In commercial solar thermal installations, the Parabolic Trough Collectors (PTCs) are used frequently. However, some other designs are also considered, because of their specific advantages. For instance, a Compound Parabolic Collector (CPC) is capable of concentrating sunlight onto a flat receiver over a full day, without tracking. Unlike other solar concentrators, therefore, CPC does not require elaborate tracking arrangement; and thus provides the advantage of ease of operation. Consequently, during the past 30 years attempts have been made to understand the characteristic features of CPC, and to develop its several applications. 1.1. Compound Parabolic Collectors (CPCs) Concept of CPC was introduced by Winston  in 1974, which is a non-imaging type of concentrator. As seen from Fig. 1, CPC consists of sections of two parabolas ‘A’ and ‘B’, with their focal points at ‘FA’ and ‘FB’ respectively, such that the former lies on curve ‘B’; and the later lies on the curve ‘A’. The dotted portions of the two curves are truncated; and only the parts shown by solid lines constitute the CPC. Angle between the two lines drawn parallel to the axes of parabolas ‘A’ and ‘B’ through ‘FB’ and ‘FA’ respectively is its angle of acceptance ‘2θ’. Rays entering CPC through 2θ’ reach the gap between ‘FA’ and ‘FB’, after a single or multiple reflections, producing a non-imaging type of concentration. The geometrical concentration of the CPC is (d1/d2) where d1 is aperture and d2 is receiver opening (Which is shown as (10) and (11) in Fig. 1). It is also clear from the figure that sections of both the parabolas, forming a CPC are above their respective focal planes. Full-size image (19 K) Fig. 1. The geometry of compound parabolic concentrator (CPC). (1) Parabola A, (2) focus of parabola A, (FA) (3) axis of parabola A, (4) truncated part of parabola A, (5) parabola B, (6) Focus of parabola B (FB), (7) axis of parabola (B), (8) truncated part of parabola B, (9) axis of CPC, (10) aperture of CPC (d1), (11) receiver opening (d2), (12) acceptance angle (2θ). Figure options Muschaweck et al.  showed that except near the equator, asymmetric CPC collectors collect more solar energy than the symmetric ones by advantageous land-use; and with marginally higher construction cost. Mills et al.  have pointed out recommended that the East–West alignment the absorbers of CPC collectors offer for higher annual output as compared to the North–South alignment. In operation, CPC is deployed with its linear receiver aligned East–West, and aperture typically tilted toward south (for locations in the northern hemisphere). The tilt is such that the incident solar rays enter the collector within its acceptance angle; and it is adjusted periodically when the incident rays just spill out beyond that angle. Also, CPC is often truncated at the top in practice to restrict its height; but at the cost of drop in its concentration ratio. 1.2. Applications of CPC The concentration ratio of CPC is known to have relatively low values, as compared to parabolic dish or trough concentrators, and generate lower temperatures. Researchers have worked on many thermal applications of CPC, where ease of operation is important, and moderate temperatures are sufficient. Use of CPC has also been reported for enhancing the power generation of photovoltaic power plants . Because of their ability to concentrate radiation incident through large acceptance angles, CPC have been found to be effective as secondary concentrators in combination with the other concentrating devices . As a result, they have a fruitful role to play in solar tower technology, which generates very high temperatures (800 °C and above). A case study  has shown that, after carefully weighing all options, a preference for using CPC has been proposed for concentrating solar power in solar thermal power production plants, over other competing technologies. Table 1 gives a list of latest published reports on applications of CPC. It illustrates that the CPC is expected to play a crucial role in the emerging technologies for concentrating solar power. Table 1. Summary of previous work published in the literature. No. Reference Details Comment 1  CPC is proposed to be used to enhance the photovoltaic output. Positions of the CPC are adjusted thrice every day – eastward, southward and westward in the morning noon and afternoon respectively. The CPC axis is oriented in the polar direction. A mathematical model computes annular solar gain captured by such a system. In a typical case for latitude 40 °, the annual solar gain would jump from around 13000 MJ/m2 to 40000 MJ/m2, because of 3-position per day adjustments of CPC An added advantage of aligning CPC axis along the polar direction is that the natural convection currents pass below the photovoltaic panels and cool them 2  In a central tower solar power plant, a beam down reflector near the top of the tower greatly simplifies the heat retrieval. It is positioned close to the top focal point of the tower to minimize its size. This creates a broader image at the lower focus. The paper discusses the use of a CPC at the base, to reduce image size there. It also analyzes the effect of truncation of CPC on its cost and performance Central tower technology is the latest solar technology, showing much promise. As discussed here, CPC is likely to help improve its performance 3  Aston University, UK and ‘Solar Energy Centre’, India carried out an exercise to decide the best technology for solar thermal power production in India. The method adopted was the Analytical Hierarchy Process (AHP), which is a well-established tool to arrive at decisions when multiple options and multiple criteria are under consideration. The criteria included efficiency, compatibility with working fluid, reliability, availability, affordability, resource usage and scalability. The choices were parabolic trough, heliostat field reflectors (solar tower), linear Fresnel reflector, parabolic dish reflector and compound parabolic reflector. Ten experts from ‘Solar Energy Centre’, India prepared hierarchy of options. The ‘Compound Parabolic Collector with Fresnel lens’ was the most favored option for projects in Gujarat, India Against the five options of established technologies experts the preferred the use of CPC. They have recommended the combination of CPC with Fresnel. The authors, however, caution that unlike established technologies, problems in an untested technology are not fully known; and its advantages are likely to get highlighted A 2-D Fresnel lens is fitted at the aperture of a truncated CPC. Higher temperatures can be reached, and accuracy demanded in tracking is reduced because of CPC 4  Combination of CPC with evacuated collectors has huge potential for process heat applications. The CPC was truncated, with aperture width of 122 mm and height of 93 mm. The concentration ratio was just 1.8. The entire collector assembly was encased in a partially evacuated casing. This resulted in reduced convective heat losses and higher temperature of the receiver Main contribution to reaching higher temperature was by technique. Also, maintaining partial vacuum in the collector assembly. Negotiation of the extreme weather conditions in the solar field is challenging problems 5  A truncated CPC was used for heating air. Computer simulation was compared with experimental model. The CPC had 0.6 m height, 0.6 m width, and 0.72 m2 aperture. Flat plate absorber had 0.24 m2 area, and concentration ratio was 3. Maximum temperature of out flowing air was 72 °C, when air mass flow rate was 1.3 g. and length of receiver tube was 2.0 m., the corresponding thermal efficiency was 10% The CPC had acceptance angle of 15 ° and the receiver reached temperature of 118 °c. The concentration ratio reduced from 3.8 to 3, because of truncation 6  A CPC based photo catalytic hydrogen production solar reactor has been designed and tested. The concentration ratio of the CPC was 4; and increased the hydrogen output by an order of magnitude from 25 ml/h to 300 ml/h, other parameters remaining constant CPC provided low cost concentration of solar insolation and enhanced the reactor output 7  An advanced solarunit is described to facilitate building integration of photovoltaic/thermal power generation unit. In the proposed design, the CPC works as a secondary reflector, concentrating further solar radiation, arrived via a domed linear Fresnel lens, on a photovoltaic/thermal power generating module CPC is used here as building integrated component in conjunction with Fresnel and photovoltaic 8  A solar disinfection (SODIS) reactor was designed to treat 25 l of water, where the tube containing infected water was placed at the focus of a CPC. The results showed that complete inactivation of bacteria occurred in 6–7 h, with no re-growth of bacteria in 24–48 h Water disinfection is a major problem even today in many remote places in India, and also some other countries in Asia and Africa. CPC can be effectively used for this purpose 9  A SODIS reactor in conjunction with CPC, and an exposure period for infected water of 8 h under static conditions, considerably improved quality of water. Moreover, the reactor is designed to enable treatment of large volumes of water Use of CPC for treating contaminated water continues to attract attention of researchers 10  A low temperature electric generation system, using a CPC and an Organic Rankin Cycle (ORC) is proposed. Organic fluid is preheated in a Flat Plate Collector (FPC) prior to entering CPC. Heat storage units with different phase change materials for FPC and CPC are also incorporated in the system The use of organic Rankin cycle appears to have potential Table options 1.3. Vacuum Tube, heat pipe and CPC Vacuum Tube Collectors (VTCs) are non-concentrating, non-tracking solar collectors, capable of producing moderate temperatures, because convective heat losses from their receivers are reduced to minimum. One major application of (VTC) is heating of water. Chow et al. compared performance and cost of VTC water heaters in the market of Hong Kong with flat plate solar water heaters there. They concluded that efficiency for VTC is comparatively higher, but so is cost. Consequently, payback period is same for both; but VTC have an edge in temperatures attained . VTC are often associated with heat pipes. Work has also been reported on the fluids used in heat pipes. Esen et al. reported the experimental comparison for three refrigerants R-134a, R407C and R410A in case of water heaters employing heat pipes . Balzar et al. used a VTC and a long heat pipe to heat the oven plate of a solar cooker. They could attain the temperature of 252 °C for a pot containing 5 l of oil . Stumpf and others further used a double stage heat pipe thermal coupling in a solar cooker; and compared its performance with a solar cooker using a flat plate collector, and that using a single stage heat pipe. They found that the performance of the first type of solar cooker was significantly better . A further development is a combination of VTC and heat pipes with CPC. Along with ease of operation this combination has advantages of higher temperatures and better performance. The study of comparative performance of a VTC coupled with CPC, and a flat plate collector has been reported by Zambolin and Del Col . Similarly, Nkwetta et al. compared performances of concentrated and non-concentrated VTCs, and concluded that the efficiency of the former is 30% higher . Buttinger and others designed a CPC with a basic concept of integration of an absorber tube and reflectors inside a low pressure enclosure. Thus it was a combination of conventional CPC with VTC, and could be used for process heat application . Nkwetta and others have also reported about a solar air conditioning system powered by a CPC with acceptance angle of 20° and concentration ratio of 1.95, coupled with a VTC and a heat pipe. They estimated its optical efficiency to be 79.13 . Though CPC has advantage of ease of operation, it has certain limitations. The foregoing discussion suggests that its limitations on temperatures and efficiencies can be overcome by coupling it with VTC and heat pipes. 1.4. Modifications in CPC geometry Table 1 brings out many useful applications of CPC. One drawback of CPC, however, is that its height increases rapidly with aperture. Another limitation is its comparatively low concentration ratio. Height can be reduced by ‘truncation’, but it further brings down the concentration. In order to overcome these limitations, and to improve the performance, researchers have modified geometry and design of CPC reflectors and collectors. Kaiyan et al.  designed a new compound collector in the following way. A single parabola is cut at the plane above its focal plane. The two halves of the parabola are then shifted towards Y axis (axis of symmetry). Consequently, the two halves come closer to each other, and the original single focal point of the original (single) parabola gets split into two. Two plane mirrors are placed at the bottom, at the gap between the two halves. They act as secondary reflectors, resulting into improved concentration of the incident radiation. This new compound collector has a reduced height, higher concentration ratio and a much lower acceptance angle, as compared to the standard CPC. Its ray tracing analysis has been carried out by Zheng et al. . Souliotis et al. modified the reflector and receiver design of CPC, so that it acted as a storage device as well. The reflector was a truncated, asymmetric CPC comprising three parts: a section of one parabola with vertical axis; a section of another parabola with horizontal axis and a concave reflector joining the two sections. The receiver was made up of two concentric cylinders; where the gap between the two was partially evacuated to reduce the heat losses and water was stored in the inner cylinder. The geometrical concentration ratio of the collector was 1.17, and the temperature of water reached up to 80 °C. Temperature of water was measured with respect to time and was observed that heat gets retained by water until the next morning. CPC, normally, is in the shape of a trough and has a two dimensional symmetry. Senthilkumar et al. , however, have reported a 3-D CPC with spherical receiver with a half acceptance angle of 4 °. The geometrical concentration ratio was 1.8 (aperture width 540 mm, and the sherical receiver having of 100 mm radius). The aothors have claimed that the optical efficiency of the 3-D CPC is significantly higher than a 2-D CPC; and it can produce low pressure steam with 38% thermal efficiency. Dai et al.  have compared in 2011, a two-stage solar concentrator formed by a Dish Concentrator (DC) in tandem with a 3D CPC (CPC-DC) with a single DC. Numerical analysis shows that the interception efficiency of DC is 4% higher than CPC-DC; but the concentration ratio of the later is twice that of the former. Apart from the concentration ratio and the ratio of height to aperture, one more parameter that influences the quality of output delivered by a CPC. The objective is even collection of radiation on the receiver pipe. This is because, for example, when a CPC is used for accelerating photocatalytic reactions, the reaction rate strongly depends on the photon absorption rate; and better results follow a uniform distribution of energy on the absorber surface. Colina-Marquez et al. simulated reflections of direct solar radiation in a CPC to study the layout of incident and reflected rays on the collector. The incident radiation on the receptor was plotted displaying the daily direct energy distribution in the absorber. The purpose of the exercise was to understand the radiation distribution on the collector. From the forgoing discussion, it is clear that a CPC has a wide range of applicability even among latest emerging technologies of solar thermal. The design preferably be modified to have a reduced height, without a heavy compromise in the concentration ratio, and with collected radiation distributed as uniformly as possible on the receiver. In view of this wish list, it was thought desirable to undertake a systematic investigation of a CPC design having the abovementioned advantages. Accordingly, the geometry of CPC was modified to incorporate all the above three factors. Such an improved design was tested, particularly for the application of the Industrial Process Heat.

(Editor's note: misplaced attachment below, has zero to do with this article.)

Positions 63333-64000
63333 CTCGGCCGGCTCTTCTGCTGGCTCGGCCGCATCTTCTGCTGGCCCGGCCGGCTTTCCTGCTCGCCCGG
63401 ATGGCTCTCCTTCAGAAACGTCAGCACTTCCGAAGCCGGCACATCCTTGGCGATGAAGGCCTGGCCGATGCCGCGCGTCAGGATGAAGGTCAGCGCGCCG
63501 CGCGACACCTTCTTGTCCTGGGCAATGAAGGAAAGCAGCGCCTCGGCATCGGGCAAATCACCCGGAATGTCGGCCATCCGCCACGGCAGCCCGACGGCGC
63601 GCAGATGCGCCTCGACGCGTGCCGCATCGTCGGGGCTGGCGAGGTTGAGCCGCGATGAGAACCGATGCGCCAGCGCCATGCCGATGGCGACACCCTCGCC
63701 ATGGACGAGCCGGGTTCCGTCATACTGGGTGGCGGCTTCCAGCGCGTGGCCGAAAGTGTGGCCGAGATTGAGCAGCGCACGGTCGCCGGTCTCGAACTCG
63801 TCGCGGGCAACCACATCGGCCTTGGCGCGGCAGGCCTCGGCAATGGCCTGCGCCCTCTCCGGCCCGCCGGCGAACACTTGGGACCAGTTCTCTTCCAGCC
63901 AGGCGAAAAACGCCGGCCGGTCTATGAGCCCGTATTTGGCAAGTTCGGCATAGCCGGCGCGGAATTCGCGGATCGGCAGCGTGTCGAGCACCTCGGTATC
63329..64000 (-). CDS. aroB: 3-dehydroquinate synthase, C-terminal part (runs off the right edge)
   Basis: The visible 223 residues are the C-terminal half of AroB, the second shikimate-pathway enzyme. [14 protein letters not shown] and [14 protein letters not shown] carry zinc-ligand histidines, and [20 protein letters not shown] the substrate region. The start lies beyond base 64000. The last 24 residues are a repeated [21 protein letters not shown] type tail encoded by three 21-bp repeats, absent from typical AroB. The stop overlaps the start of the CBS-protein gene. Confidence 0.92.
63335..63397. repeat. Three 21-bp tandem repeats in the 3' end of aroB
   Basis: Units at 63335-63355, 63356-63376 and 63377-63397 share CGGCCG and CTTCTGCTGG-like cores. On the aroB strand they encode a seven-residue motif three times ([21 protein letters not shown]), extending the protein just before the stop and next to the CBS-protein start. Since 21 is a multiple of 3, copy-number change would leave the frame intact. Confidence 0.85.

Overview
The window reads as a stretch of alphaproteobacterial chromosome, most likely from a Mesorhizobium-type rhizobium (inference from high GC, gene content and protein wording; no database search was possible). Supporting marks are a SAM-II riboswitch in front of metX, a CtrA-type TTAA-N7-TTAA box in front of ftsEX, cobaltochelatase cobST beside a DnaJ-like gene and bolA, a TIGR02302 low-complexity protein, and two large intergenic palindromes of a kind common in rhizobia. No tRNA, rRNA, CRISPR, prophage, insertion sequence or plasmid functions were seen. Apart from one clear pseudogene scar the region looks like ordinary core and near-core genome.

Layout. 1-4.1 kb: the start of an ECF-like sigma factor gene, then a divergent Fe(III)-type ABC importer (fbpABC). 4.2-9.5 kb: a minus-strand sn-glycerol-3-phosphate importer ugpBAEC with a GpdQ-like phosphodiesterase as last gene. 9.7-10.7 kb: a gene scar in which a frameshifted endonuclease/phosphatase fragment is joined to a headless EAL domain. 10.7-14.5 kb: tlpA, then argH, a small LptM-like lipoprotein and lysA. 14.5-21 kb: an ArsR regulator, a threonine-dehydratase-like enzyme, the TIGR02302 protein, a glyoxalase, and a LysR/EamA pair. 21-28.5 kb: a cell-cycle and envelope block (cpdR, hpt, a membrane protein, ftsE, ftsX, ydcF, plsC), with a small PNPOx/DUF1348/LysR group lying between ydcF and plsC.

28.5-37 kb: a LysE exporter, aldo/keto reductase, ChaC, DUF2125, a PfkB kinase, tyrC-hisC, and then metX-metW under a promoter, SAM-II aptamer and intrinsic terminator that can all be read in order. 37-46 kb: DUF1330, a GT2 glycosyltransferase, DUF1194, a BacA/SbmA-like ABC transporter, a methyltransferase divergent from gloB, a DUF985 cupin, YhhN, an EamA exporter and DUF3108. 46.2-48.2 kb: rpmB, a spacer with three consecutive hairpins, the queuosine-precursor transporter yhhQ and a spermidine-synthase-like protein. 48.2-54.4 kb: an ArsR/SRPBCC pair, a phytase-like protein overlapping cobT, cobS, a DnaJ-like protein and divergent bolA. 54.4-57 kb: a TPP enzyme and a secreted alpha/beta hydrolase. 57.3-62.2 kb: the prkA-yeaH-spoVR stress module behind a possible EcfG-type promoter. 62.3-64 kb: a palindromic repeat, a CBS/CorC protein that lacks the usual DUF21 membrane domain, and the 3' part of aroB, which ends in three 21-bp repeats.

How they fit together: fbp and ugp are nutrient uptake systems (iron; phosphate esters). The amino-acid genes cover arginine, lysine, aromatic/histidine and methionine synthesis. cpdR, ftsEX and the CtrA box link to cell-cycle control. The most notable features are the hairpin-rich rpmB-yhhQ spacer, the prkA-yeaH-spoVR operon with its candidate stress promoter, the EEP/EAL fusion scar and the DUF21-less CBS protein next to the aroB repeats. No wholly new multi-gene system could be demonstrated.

نتیجه گیری انگلیسی
This paper proposes improved design of compound parabolic reflector as compared to those reported in the published literature. The improved design substantially reduced the reflector height without compromising the concentration ratio. We have designed and investigated a prototype, with aperture width 2 m, acceptance angle 3 ° and receiver pipe of 48 mm outer diameter had a height of around 1 m. For the same aperture width, acceptance angle and receiver dimensions, the height for conventional, un-truncated CPC is around 38 m. Thus the modified CPC design needs substantially reduced support structure, and consequently, expected to be economical and easy to handle. (2) We have demonstrated the generation of steam at 120 °C and its beneficial use for the absorption refrigeration. (3) The proposed CPC design is easy to fabricate requires simple mechanism for tilt adjustment and the production cost is around US $ 70/m2 of aperture area, which makes it cost competitive with existing methods using fossil fuels for producing IPH at moderate temperatures.